He was among the most powerful arbiters of music taste for decades.
Dick Clark, the perpetually youthful-looking television host and entrepreneur whose long-running daytime song-and-dance fest, "American Bandstand," did as much as anyone or anything to advance the influence of teenagers and rock 'n' roll on U.S. culture, died Wednesday in Santa Monica, Calif. He was 82.
A spokesman, Paul Shefrin, said Clark had a heart attack Wednesday morning at St. John's Health Center after an outpatient procedure. Clark had a well-publicized stroke in December 2004, shortly before he was to appear on the annual televised New Year's Eve party he had produced and hosted every year since 1973. He returned a year later, and though he spoke haltingly, he continued to make brief appearances on the show.
The seemingly ageless Clark, who promoted as "America's oldest teenager," he was among the most recognizable faces in the world and was among the most powerful arbiters of pop-music taste for 35 years.
In addition to "American Bandstand" and "New Year's Rockin' Eve," he hosted innumerable awards shows, comedy specials, series based on TV outtakes and the game show "The $10,000 Pyramid" (which lasted long enough to see the stakes ratcheted up to $100,000). He also made guest appearances on dramatic and comedy series, usually playing himself.
But he was as much a businessman as a television personality. "I get enormous pleasure and excitement sitting in on conferences with accountants, tax experts and lawyers," he told the New York Times in 1961. He was especially deft at packaging entertainment products for television.
Starting in the 1960s, Clark built an entertainment empire on the shoulders of "Bandstand," producing other music shows like "Where the Action Is" and "It's Happening." He expanded into game shows, awards shows, comedy specials and series, talk shows, children's programming, reality programming and movies. His umbrella company, Dick Clark Productions, has produced thousands of hours of television; it also has a licensing arm and has owned or operated restaurants and theaters like the Dick Clark American Bandstand Theater in Branson, Mo.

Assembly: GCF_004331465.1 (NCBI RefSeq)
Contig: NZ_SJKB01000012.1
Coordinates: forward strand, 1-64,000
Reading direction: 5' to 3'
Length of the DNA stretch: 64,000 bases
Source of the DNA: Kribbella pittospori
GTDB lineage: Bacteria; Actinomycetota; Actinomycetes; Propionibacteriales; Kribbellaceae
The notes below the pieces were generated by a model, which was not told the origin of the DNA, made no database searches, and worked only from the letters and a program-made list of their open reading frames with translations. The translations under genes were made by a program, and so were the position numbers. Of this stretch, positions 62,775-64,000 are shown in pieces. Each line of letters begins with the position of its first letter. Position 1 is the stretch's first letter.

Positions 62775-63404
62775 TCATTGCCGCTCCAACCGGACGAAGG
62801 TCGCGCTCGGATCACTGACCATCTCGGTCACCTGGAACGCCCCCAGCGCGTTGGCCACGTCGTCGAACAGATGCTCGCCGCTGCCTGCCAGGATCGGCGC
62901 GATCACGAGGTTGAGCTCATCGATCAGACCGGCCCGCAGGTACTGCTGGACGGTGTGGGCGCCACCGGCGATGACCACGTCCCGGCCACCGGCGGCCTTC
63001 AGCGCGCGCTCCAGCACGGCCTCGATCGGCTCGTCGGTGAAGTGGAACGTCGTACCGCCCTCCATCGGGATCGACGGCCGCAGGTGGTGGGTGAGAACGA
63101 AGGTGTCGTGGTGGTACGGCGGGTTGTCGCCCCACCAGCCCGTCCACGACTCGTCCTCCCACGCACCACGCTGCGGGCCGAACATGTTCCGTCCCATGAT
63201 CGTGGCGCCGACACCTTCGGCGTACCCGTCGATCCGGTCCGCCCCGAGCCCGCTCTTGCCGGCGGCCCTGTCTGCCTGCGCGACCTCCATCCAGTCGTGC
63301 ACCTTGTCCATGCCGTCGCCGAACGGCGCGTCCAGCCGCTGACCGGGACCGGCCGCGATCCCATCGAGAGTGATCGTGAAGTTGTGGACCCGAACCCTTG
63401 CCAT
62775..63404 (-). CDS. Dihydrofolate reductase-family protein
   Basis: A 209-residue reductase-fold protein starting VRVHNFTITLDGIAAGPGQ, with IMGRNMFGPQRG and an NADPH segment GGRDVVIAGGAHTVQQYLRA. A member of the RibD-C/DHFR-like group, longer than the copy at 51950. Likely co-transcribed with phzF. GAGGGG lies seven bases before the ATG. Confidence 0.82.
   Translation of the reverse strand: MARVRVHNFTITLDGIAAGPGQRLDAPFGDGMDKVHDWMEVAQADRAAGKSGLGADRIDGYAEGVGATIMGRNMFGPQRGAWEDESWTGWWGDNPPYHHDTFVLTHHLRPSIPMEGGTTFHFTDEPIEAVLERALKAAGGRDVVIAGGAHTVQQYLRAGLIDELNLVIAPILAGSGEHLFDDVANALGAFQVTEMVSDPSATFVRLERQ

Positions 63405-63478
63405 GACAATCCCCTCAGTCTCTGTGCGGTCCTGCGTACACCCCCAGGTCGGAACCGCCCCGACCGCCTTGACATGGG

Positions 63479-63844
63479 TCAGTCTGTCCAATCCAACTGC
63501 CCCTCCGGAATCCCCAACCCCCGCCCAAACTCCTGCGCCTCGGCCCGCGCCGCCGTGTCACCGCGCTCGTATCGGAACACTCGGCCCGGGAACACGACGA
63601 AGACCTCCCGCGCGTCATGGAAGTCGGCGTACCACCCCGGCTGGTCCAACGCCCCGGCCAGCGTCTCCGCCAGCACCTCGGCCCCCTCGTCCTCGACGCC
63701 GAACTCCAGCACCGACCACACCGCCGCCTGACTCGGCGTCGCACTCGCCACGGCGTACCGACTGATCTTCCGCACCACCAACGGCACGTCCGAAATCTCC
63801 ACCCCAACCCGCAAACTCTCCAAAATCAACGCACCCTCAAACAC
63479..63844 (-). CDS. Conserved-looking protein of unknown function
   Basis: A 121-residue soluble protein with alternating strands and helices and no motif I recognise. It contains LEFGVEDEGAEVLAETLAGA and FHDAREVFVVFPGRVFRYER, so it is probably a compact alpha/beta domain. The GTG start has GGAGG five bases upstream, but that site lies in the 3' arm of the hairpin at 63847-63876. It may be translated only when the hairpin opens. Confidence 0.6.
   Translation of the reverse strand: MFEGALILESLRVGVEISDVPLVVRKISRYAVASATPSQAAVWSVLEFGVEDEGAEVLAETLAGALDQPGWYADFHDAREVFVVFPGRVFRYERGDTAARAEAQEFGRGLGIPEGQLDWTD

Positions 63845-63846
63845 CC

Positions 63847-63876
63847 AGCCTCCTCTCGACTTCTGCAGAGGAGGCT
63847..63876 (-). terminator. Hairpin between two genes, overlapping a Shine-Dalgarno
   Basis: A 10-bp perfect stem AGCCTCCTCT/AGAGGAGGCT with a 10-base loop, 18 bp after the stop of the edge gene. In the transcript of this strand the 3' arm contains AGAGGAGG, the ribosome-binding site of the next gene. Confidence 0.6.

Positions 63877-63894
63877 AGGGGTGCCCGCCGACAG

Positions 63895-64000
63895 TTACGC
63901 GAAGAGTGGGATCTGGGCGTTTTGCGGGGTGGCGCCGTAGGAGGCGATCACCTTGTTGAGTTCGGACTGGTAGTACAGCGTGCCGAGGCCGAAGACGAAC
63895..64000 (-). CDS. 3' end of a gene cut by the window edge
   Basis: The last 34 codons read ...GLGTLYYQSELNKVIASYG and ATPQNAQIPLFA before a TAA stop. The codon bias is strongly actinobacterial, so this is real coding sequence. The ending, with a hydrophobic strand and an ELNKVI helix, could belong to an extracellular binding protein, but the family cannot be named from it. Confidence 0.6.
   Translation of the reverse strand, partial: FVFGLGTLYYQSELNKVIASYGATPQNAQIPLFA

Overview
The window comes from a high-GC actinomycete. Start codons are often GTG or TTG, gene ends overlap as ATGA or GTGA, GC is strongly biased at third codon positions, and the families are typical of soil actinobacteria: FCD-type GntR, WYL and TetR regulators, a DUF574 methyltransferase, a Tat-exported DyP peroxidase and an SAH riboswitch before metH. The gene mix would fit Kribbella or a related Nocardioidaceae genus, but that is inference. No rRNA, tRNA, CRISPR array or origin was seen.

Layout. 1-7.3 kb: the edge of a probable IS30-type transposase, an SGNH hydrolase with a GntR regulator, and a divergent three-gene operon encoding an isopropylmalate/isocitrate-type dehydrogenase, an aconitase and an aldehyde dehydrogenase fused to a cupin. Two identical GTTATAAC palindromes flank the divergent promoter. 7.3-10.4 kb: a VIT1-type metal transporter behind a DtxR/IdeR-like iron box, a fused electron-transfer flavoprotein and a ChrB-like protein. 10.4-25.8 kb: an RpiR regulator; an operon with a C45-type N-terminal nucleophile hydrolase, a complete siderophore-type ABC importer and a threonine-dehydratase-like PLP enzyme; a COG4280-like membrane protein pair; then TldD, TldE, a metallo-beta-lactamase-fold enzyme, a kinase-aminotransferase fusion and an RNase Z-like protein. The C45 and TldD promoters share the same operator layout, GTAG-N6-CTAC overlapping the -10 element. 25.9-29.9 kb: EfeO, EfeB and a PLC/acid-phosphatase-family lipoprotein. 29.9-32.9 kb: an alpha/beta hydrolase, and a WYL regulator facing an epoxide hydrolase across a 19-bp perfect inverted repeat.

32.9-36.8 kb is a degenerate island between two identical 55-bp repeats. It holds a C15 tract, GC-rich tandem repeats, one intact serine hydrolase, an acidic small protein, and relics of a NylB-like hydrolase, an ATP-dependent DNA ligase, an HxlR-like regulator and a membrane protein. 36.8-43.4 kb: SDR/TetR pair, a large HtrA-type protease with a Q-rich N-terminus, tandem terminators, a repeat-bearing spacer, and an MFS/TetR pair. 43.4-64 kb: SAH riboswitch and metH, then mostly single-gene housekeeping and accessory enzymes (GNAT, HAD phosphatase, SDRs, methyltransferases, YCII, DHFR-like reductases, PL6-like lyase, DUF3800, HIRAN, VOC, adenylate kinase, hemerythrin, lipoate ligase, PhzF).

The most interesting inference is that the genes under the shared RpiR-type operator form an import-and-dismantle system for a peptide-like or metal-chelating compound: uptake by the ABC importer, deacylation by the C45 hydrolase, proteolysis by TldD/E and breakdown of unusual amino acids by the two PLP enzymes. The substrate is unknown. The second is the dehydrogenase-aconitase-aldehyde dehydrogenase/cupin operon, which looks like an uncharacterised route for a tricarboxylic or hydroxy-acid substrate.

But none of it would have been possible without "American Bandstand," a show that earned immediate popularity, had remarkable longevity and became a cultural touchstone for the baby-boomer generation. It gave rise to the Top 40 radio format and helped make rock 'n' roll a palatable product for visual media -- not just television but also the movies.
'Nowhere to the Top 10'
"American Bandstand" was broadcast nationally from 1957 to 1989, and the list of well-known performers who were seen on it, many of them lip-synching their recorded hits, spanned generations: from Ritchie Valens to Luther Vandross; from the Monkees to Madonna; from Little Anthony and the Imperials to Los Lobos; from Dusty Springfield to Buffalo Springfield to Rick Springfield. Clark was around for it all.
"It meant everything to do Dick's show," Paul Anka said Wednesday. "This was a time when there was no youth culture -- he created it. And the impact of the show on people was enormous. You knew that once you went down to Philadelphia to see Dick and you went on the show, your song went from nowhere to the Top 10."